Spring 2014 - Undergraduate Course Descriptions
Description of Course:
Course Description: This course is an introduction to painting, sculpture, and architecture in the West from prehistory through the Middle Ages, including the achievements of the Egyptian, Greek, and Roman civilizations. Art monuments will be studied within their historical, religious, and social contexts, with particular focus on the development of style.
Class format: Slide-illustrated lectures presented by Dr. Goode
Class discussion of readings and images
Objectives: The goal of this course is to inspire an appreciation and to communicate an understanding of the artistic contributions of the ancient and medieval civilizations. Students will learn: to identify the major works of art produced by the ancient and medieval civilizations; to discuss the art historical significance of these works; and to define the dominant artistic characteristics of each period. The museum paper provides students with the opportunity to experience artworks firsthand, and to analyze and critically respond to them based on a synthesis of information learned in the course. In-class team projects will focus on the relevance of the art and architecture of the past to today.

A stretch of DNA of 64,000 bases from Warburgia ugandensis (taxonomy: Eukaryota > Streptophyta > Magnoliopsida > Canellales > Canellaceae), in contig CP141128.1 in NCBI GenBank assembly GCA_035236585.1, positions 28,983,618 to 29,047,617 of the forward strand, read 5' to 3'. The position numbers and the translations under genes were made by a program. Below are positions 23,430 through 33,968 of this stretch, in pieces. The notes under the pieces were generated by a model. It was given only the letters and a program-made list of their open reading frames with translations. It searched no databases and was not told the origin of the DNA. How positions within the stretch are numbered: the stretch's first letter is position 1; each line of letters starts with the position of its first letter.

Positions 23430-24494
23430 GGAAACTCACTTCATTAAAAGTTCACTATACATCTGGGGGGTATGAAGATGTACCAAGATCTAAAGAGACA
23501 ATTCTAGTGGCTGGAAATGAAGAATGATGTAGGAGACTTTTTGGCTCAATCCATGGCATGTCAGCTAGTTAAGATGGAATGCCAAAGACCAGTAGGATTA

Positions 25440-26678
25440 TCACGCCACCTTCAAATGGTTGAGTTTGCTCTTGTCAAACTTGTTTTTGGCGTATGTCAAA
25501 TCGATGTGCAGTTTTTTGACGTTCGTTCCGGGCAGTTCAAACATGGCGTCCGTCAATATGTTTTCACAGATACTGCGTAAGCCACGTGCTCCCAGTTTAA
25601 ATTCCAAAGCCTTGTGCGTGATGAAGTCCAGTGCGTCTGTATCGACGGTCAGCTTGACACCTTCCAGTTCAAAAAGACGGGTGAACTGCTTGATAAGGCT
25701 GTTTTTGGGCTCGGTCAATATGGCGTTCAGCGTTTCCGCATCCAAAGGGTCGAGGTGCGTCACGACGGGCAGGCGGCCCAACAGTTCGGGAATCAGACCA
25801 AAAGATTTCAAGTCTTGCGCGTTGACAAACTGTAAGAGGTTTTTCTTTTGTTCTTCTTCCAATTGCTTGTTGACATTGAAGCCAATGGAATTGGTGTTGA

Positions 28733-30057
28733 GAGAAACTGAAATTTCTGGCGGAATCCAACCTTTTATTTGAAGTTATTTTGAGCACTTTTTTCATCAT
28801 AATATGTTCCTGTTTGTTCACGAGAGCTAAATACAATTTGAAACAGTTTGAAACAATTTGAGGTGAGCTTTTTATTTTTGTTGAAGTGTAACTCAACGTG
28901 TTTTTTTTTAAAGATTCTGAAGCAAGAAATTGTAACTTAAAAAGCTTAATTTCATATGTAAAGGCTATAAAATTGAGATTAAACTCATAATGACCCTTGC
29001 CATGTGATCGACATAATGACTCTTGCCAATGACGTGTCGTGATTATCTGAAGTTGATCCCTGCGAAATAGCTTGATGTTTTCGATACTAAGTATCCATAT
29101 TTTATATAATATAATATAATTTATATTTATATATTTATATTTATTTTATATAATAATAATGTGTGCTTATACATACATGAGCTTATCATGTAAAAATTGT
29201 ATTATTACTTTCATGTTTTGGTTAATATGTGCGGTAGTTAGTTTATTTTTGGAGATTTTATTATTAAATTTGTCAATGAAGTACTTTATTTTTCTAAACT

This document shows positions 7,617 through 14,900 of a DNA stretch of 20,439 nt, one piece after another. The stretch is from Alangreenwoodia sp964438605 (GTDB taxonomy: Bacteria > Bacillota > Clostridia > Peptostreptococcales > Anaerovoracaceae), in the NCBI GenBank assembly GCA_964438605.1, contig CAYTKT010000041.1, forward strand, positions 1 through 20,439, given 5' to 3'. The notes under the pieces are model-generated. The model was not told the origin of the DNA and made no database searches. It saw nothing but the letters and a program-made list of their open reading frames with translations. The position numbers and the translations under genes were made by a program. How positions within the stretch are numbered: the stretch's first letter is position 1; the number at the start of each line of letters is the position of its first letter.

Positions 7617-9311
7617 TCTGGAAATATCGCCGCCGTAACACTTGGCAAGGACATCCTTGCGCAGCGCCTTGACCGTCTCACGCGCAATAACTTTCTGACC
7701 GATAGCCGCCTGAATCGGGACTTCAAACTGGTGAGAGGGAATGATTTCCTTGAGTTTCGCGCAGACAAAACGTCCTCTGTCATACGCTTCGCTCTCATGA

Required Textbook: Fred S. Kleiner, Gardner’s Art through the Ages: The Western Perspective, vol. 1, 14th ed., 2014.
Recommended Textbook: Bruce Cole, The Informed Eye: Understanding Masterpieces of Western Art, 1999.
Course Requirements/Evaluation Criteria:
Three exams consisting of slide identifications, comparisons, brief essay, short answer
Museum assignment: a brief paper (c. 6 pages) comparing and contrasting two Greek works at the Dallas Museum of Art; thorough guidelines will be provided